I didn't consciously decide to put my blog on hiatus these last few months. I just got too busy one week to post, and then the next week, and then the next...
I admit to getting overwhelmed with some professional and personal challenges during this time. Part of my unintentional blog hiatus was certainly related to those issues; they were the only things I could think about, yet I didn't want to share them on this blog. The only problem was that those challenging situations were what I needed to write about.
The professional stuff, well, just isn't appropriate to share in a public space. And, as for the personal stuff, I wish that I had the courage to share the details of my life with you all, but I don't. I love reading the medical bloggers who are bold enough to let us peer into their lives, and I'm grateful for their courage. Through their stories, we gain a deeper appreciation of our humanity. Blogging about the specifics of my personal issues, however, is just not for me. I'll reassure you that my health and marriage are fine, and that will have to sate whatever curiosity you might have. :)
As I look back on those four months, though, I recognize that more was going on than just challenging situations. I became emotionally overloaded. The trivial annoyances of my job became herculean, and I struggled to find the joy in being a doctor. It took more and more emotional energy every day to rally up a positive facade with my patient care and teaching. I felt like I was stuck in an impossibly deep rut. I was burnt out. Would I ever love my job again?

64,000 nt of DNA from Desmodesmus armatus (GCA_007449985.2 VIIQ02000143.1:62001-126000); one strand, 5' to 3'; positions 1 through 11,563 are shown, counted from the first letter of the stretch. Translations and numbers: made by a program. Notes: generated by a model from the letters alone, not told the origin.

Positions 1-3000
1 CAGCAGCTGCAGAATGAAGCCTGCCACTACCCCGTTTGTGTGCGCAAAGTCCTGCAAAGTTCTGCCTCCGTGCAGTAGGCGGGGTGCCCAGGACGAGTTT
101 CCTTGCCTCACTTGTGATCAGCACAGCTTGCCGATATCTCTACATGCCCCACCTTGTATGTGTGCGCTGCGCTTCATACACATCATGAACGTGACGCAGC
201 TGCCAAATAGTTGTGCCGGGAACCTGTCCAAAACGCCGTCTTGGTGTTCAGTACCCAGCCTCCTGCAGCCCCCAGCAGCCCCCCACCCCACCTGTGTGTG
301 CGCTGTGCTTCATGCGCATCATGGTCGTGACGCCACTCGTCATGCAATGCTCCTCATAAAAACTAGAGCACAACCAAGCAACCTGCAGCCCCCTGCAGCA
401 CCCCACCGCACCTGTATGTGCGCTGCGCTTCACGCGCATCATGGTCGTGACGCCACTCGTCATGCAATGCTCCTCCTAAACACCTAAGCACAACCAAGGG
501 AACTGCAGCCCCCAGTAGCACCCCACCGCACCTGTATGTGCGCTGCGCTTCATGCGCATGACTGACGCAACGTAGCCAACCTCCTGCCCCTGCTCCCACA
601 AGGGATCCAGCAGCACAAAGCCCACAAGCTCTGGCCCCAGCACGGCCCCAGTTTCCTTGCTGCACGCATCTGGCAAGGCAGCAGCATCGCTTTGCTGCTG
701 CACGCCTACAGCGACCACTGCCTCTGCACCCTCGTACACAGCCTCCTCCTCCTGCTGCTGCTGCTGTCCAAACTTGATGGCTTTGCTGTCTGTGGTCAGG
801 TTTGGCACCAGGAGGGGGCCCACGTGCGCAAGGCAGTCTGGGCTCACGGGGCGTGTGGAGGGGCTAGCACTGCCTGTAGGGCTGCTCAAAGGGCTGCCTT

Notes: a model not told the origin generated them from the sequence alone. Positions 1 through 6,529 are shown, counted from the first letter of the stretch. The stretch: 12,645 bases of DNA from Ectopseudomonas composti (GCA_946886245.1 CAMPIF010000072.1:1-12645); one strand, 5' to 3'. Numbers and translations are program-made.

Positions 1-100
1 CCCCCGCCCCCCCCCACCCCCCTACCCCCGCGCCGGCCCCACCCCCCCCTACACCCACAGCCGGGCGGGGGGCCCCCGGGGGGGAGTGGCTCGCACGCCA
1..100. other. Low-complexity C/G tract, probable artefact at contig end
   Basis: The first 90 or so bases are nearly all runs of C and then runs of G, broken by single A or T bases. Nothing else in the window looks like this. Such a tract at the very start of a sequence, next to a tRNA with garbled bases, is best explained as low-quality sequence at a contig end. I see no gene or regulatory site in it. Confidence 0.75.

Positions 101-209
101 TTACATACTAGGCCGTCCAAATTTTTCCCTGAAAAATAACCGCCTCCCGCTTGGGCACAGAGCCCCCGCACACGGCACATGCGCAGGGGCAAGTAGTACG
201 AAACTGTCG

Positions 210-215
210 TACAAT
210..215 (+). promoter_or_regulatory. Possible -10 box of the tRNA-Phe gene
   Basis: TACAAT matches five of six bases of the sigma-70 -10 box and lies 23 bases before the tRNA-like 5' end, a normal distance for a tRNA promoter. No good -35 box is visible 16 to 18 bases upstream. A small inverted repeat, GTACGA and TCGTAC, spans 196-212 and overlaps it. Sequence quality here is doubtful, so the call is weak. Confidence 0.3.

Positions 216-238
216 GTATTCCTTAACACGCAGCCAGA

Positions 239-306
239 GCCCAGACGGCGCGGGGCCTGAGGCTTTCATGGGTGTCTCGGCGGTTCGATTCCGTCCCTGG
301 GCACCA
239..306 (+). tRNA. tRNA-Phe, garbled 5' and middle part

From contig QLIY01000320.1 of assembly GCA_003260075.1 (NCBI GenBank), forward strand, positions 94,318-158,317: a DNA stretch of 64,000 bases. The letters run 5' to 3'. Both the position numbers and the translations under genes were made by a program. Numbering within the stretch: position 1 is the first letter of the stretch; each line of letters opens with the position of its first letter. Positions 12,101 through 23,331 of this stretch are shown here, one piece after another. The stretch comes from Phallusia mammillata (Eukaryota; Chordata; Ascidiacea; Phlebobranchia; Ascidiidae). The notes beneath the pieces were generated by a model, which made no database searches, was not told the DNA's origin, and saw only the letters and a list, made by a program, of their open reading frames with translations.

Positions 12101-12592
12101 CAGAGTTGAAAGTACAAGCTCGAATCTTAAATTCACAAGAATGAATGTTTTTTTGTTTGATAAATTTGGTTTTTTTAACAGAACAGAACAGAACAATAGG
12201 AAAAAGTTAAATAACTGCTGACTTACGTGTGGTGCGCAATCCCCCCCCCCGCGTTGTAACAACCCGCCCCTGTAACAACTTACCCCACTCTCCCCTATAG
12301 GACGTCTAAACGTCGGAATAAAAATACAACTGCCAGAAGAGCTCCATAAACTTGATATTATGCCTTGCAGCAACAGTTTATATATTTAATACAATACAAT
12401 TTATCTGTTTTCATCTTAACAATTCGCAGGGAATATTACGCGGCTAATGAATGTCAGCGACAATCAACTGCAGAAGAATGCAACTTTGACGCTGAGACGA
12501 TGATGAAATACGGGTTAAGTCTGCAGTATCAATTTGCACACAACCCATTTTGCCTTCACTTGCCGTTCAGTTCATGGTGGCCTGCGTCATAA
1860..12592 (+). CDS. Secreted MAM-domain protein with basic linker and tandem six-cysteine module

These feelings are fairly prevalent among physicians.(1) Primary care docs, especially, report higher levels of burnout than our specialist colleagues.(2) So, what's a burnt out doc to do?
Well, from the JAMA article below: (1)
Easy, right? *insert sarcasm here* These goals are great thinking about long term and the big picture, but what about for when you're stuck in that rut? How do you clamber out?
I can only speak for myself, but I was pulled out of my rut this past weekend at the Family Medicine Education Consortium annual conference. 700+ family docs - and future family docs! - provided a whole lot of positive energy around our collective efforts to improve health for our patients and communities. They reminded me about why I felt called to this profession in the first place: I get to combine my science geek-ness with my drive to contribute to making the lives of those around me better. I get to interact with amazing people who inspire me push the envelope even farther. I get the joy of being a "friend with special knowledge" (3) to my patients, and I get to contribute to future family physicians' educations, ensuring that they will deliver quality health care to the generations to come.
For the long term, those strategies above are worth championing, but for the short term, try some time away from the office with your tribe.
Good-bye, rut. I'm back.
(3) The kind of doctor John Steinbeck wanted: http://www.lettersofnote.com/2012/09/what-do-i-want-in-doctor.html